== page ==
So my dad calls me on Thursday evening.
“I’m going to get some Oram’s cinnamon rolls tomorrow morning,” he says. “You want me to get you some?”
Every once in a while my dad drives to Beaver Falls early in the morning to pick up a box of Oram’s legendary pastries, which he then passes out to his poker buddies during his daily trip to the local casino.
I’ve been trying to eat a little healthier as of late, so I politely decline the offer. “I’ll will take a couple chocolate topped, cream filled donuts though.”
Com’on—it’s free Oram’s. I mean, I’m only human.
Later that night I tell my dad I’ll be leaving for my daughter’s soccer tournament at 7:30 a.m. sharp the following day, just so he makes sure to get us the donuts on time. It’s 8:10 a.m. the next morning when my dad calls again.
“You home?” he says. “I got your donuts.”
“Sorry,” I reply. “I told you we’d be leaving at 7:30, remember?. We’re already on the road.”
Through the phone I can hear one of my dad’s characteristic sighs. “Well,” he says. “I guess I’ll just take them back home then.”
I tell him we’ll be home around noon the next day, and that I’ll pick up the donuts then. Well, the next day our schedule changes, and we don’t make it home by noon as planned. But right at the stroke of noon, my phone rings.
“You home? I was gonna bring your donuts down.”
I tell him we aren’t. “Just leave them on the front porch on your way through town.”
Plans change again later that day, however, and instead of coming home, we end up staying at my daughter’s tournament. Around 6 p.m., my dad calls again.
“You get your donuts?”
“Um…actually, we decided to stay here another night so she could play in the playoff game tomorrow.”
“But I left them on your porch!” my dad says, exasperated. Again, another sigh. “I’ll just drive down and get them.”
“They’re fine, Dad! Just leave them! I mean, they’re in a box, right?”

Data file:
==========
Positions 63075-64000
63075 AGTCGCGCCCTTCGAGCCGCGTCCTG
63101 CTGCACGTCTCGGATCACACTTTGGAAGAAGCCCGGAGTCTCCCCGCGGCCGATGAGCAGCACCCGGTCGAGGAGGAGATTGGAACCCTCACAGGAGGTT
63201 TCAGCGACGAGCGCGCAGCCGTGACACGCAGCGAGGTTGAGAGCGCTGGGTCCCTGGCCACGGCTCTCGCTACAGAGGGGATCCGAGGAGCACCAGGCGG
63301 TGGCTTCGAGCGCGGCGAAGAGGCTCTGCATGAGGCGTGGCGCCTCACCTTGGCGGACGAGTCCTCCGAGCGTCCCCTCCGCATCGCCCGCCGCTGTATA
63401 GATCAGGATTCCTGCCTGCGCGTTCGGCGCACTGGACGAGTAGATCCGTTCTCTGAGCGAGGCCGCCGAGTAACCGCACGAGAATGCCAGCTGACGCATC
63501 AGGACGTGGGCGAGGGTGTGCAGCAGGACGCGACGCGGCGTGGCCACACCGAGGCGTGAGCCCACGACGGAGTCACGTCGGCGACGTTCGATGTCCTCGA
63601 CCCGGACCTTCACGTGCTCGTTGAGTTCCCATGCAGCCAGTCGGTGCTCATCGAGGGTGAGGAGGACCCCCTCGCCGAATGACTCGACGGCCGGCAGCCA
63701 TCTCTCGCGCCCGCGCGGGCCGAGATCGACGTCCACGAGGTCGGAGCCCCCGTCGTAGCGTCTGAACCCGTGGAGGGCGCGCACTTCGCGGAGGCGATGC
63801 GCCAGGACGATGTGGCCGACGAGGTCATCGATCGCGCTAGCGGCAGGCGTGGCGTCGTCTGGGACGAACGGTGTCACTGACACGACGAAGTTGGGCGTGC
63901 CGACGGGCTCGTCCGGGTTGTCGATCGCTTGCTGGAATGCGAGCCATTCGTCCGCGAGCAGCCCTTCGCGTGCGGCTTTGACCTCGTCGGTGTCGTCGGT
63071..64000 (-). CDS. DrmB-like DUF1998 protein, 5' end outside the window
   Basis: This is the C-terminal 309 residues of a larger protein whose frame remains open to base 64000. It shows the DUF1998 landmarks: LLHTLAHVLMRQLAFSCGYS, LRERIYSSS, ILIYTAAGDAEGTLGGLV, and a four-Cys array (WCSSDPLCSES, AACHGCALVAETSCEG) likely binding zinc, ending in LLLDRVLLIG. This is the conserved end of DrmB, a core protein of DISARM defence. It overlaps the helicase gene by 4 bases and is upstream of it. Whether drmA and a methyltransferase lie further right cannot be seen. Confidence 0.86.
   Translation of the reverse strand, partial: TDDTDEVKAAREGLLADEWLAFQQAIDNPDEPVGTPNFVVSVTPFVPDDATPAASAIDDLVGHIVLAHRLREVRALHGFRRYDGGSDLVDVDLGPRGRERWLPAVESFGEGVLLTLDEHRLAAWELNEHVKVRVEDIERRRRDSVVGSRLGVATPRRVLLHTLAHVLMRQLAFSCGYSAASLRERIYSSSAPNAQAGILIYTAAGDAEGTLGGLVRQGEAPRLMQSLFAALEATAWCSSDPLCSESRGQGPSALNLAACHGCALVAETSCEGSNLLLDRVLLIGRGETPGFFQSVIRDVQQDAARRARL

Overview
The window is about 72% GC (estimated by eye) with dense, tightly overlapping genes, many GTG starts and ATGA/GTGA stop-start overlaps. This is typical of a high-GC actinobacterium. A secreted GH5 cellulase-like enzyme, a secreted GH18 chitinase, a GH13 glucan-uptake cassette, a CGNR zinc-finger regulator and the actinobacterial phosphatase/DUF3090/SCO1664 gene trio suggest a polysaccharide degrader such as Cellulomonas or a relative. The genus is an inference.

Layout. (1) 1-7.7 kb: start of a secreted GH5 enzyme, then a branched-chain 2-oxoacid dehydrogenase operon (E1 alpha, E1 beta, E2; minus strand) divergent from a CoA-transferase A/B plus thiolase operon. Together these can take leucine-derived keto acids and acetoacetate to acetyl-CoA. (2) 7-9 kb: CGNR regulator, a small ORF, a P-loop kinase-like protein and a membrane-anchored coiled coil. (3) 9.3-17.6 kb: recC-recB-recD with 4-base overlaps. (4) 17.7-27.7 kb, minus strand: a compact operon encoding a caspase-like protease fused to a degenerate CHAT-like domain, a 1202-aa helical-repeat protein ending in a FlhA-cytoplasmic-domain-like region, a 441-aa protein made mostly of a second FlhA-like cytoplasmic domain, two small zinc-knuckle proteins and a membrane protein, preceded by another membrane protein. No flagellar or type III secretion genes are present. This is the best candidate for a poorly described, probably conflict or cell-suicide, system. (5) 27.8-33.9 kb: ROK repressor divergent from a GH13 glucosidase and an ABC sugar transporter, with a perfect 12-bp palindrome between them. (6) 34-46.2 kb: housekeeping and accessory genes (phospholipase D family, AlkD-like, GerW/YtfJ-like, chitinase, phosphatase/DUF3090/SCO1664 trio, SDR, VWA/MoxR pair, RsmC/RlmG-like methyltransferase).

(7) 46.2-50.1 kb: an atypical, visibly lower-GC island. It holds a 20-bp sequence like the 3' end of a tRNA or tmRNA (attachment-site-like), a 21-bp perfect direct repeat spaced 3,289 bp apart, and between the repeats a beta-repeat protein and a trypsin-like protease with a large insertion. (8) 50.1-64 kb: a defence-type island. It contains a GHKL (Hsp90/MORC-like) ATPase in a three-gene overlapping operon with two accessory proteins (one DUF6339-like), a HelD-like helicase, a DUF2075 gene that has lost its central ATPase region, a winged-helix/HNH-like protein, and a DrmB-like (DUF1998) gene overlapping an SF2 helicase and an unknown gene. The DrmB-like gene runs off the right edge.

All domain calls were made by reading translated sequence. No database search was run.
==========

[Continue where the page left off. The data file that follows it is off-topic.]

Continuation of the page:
“Yeah, but you just can’t leave donuts outside. The animals will get to them!”
“Dad…I live in downtown Beaver. It’s not like we have black bears roaming the streets, scavenging for food. The donuts will be fine.”
“I’m just going to go get them.”
“Look,” I tell him, “I’ll call my neighbor and tell him to hold them for us. OK?”
“Yes, Dad. I’ll talk to you tomorrow. G’night.”
“OK. G’night. Make sure you call him.”
“Relax, Dad. I will.”
Of course, I know my neighbor is away for the week on vacation. But I’m sure the donuts will be just fine where they are.
The next morning is Father’s Day. Shortly after waking up, I get a text from my dad. I’m thinking it might be something sentimental. Instead it reads more like a ransom note: “I have your donuts.”
Apparently he had driven down that morning to see if the donuts were still there, which, of course, they were.
That evening we invite my dad down to my in-laws for dinner, and we are sitting outside when he pulls up, parks his car, and then walks up to the house, a box of Oram’s donuts in his hands.
Now, remember, I told him to get me “a couple” of donuts. Inside the box there’s a half dozen.
“Of course,” he says with a sigh, “they’re all stale now.”
And they are. But they’re still Oram’s. And they are oh-so worth the wait. ~
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